Civilian Leaders Begin European Phase of DoD Orientation
By Donna Miles
American Forces Press Service
RAMSTEIN AIR BASE, Germany, Jun. 8, 2004 Nearly 50 civilian leaders arrived here today for the first European stop during their week-long introduction to military operations supporting the global war on terror.
Business, academic and local government leaders from throughout the United States traveled here during the 2004 Joint Civilian Orientation Conference, the only program of its kind in the Defense Department.
The annual conference was established in 1948 by then-Defense Secretary James V. Forrestal "to expose people who don't have a really strong understanding of the military to the operations of the different services," according to Chris Willcox, deputy assistant defense secretary for public affairs.
Willcox said giving community leaders the opportunity to witness and learn about military capabilities is particularly important as the nation wages the war on terror. "It's important to communicate the vital importance of winning this type of war and showing people our capabilities to win this war," he said.
Although the military services have programs to educate civilian leaders about their activities, Willcox said, the conference is unique in that it showcases all the services and the jointness of today's military operations.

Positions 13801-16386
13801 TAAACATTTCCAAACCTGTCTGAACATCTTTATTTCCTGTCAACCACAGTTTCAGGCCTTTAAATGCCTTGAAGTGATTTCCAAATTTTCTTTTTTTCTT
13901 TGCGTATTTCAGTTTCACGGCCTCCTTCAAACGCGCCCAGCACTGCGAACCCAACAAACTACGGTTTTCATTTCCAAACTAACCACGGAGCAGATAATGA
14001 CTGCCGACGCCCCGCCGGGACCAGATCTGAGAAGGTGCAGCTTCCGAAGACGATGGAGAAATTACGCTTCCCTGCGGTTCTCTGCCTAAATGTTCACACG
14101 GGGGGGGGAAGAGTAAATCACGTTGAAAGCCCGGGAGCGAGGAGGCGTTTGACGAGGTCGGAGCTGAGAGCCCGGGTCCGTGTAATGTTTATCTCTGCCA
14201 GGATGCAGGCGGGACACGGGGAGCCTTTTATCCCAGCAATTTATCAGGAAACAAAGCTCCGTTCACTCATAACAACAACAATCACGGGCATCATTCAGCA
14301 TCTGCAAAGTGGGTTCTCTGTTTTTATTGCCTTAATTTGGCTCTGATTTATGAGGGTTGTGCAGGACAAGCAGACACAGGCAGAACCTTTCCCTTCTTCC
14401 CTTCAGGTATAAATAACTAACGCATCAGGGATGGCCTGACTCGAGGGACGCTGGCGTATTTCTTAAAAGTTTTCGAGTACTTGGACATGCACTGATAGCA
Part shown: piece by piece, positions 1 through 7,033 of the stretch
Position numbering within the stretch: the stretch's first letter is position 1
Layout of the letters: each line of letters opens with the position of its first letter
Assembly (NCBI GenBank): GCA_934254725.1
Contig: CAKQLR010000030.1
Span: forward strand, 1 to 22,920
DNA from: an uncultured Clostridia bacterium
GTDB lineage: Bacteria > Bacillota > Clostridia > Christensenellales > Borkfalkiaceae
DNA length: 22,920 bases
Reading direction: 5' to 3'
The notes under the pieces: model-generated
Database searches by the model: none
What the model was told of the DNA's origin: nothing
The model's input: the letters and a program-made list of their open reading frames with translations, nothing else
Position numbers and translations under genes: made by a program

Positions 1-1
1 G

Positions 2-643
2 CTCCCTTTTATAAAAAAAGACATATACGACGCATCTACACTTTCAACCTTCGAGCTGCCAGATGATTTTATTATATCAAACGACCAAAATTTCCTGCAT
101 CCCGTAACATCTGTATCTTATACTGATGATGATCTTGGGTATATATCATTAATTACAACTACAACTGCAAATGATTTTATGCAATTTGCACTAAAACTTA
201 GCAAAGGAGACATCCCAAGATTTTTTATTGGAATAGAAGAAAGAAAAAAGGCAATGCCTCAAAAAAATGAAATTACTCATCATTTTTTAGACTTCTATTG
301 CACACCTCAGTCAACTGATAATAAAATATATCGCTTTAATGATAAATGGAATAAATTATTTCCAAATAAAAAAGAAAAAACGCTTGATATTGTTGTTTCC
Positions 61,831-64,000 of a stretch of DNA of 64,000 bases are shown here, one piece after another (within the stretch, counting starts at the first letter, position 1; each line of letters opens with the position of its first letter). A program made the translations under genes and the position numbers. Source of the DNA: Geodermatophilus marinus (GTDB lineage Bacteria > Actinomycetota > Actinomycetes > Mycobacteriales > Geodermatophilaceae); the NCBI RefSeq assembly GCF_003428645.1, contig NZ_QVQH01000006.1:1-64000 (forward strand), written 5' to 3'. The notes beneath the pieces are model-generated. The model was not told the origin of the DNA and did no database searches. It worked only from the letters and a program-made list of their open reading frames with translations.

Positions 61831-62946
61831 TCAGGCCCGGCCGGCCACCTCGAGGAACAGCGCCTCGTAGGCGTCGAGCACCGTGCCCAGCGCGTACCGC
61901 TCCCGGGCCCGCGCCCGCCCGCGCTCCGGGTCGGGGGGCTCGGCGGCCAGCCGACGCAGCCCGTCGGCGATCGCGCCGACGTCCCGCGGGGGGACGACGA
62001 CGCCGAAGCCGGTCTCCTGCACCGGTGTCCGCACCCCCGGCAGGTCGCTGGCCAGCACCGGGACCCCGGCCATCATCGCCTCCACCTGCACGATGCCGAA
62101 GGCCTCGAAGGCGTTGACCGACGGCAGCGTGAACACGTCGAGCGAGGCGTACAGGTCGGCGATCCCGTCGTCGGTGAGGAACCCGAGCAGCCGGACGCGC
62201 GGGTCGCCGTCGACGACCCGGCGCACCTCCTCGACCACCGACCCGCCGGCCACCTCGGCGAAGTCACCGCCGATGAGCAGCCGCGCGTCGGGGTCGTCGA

"It gives leaders a very close-in impression of how the military functions in the field," he said. "There's really not anything else like it."
The goal of the program, he said, is for participants to return to their communities to share their experiences.
Based on the first day of the conference, the participants will have plenty to share. They met with Deputy Defense Secretary Paul Wolfowitz and toured the Pentagon, including the National Military Command Center.
"It was a once-in-a-lifetime opportunity," said Jerry Woehr, a school superintendent from the Plumsted School District in New Egypt, N.J. "I never would have gotten into the Pentagon otherwise."
The group then traveled to Andrews Air Force Base, Md. There, they learned about weapons and security operations used by the 89th Security Forces Squadron and got an unparalleled bird's-eye view of the Washington's National Mall in UH-1 Huey helicopters flown by the 1st Helicopter Squadron.
David Moscow, vice chairman of the Hudson Group, a retailer and distributor of books, newspapers and magazines, said the flight gave him a great opportunity to photograph the national monuments in a way he just couldn't match on foot the day before. "This is it!" he exclaimed. "There's just nothing like this!"
Joanee Udelf, president of GU Associates, a California real estate investment company, was a bit more succinct in her appraisal of the flight: "Whoo-hoo!"
Jim Rich, senior vice president of operations for Frito-Lay, said he's looking forward to what's ahead on the trip. A real highlight, he said, would be catching a glimpse of one or two of his almost 300 employees who've been called to active duty in the Reserve and National Guard.
"I'd love to see some of my people," he said. "That would be a great experience."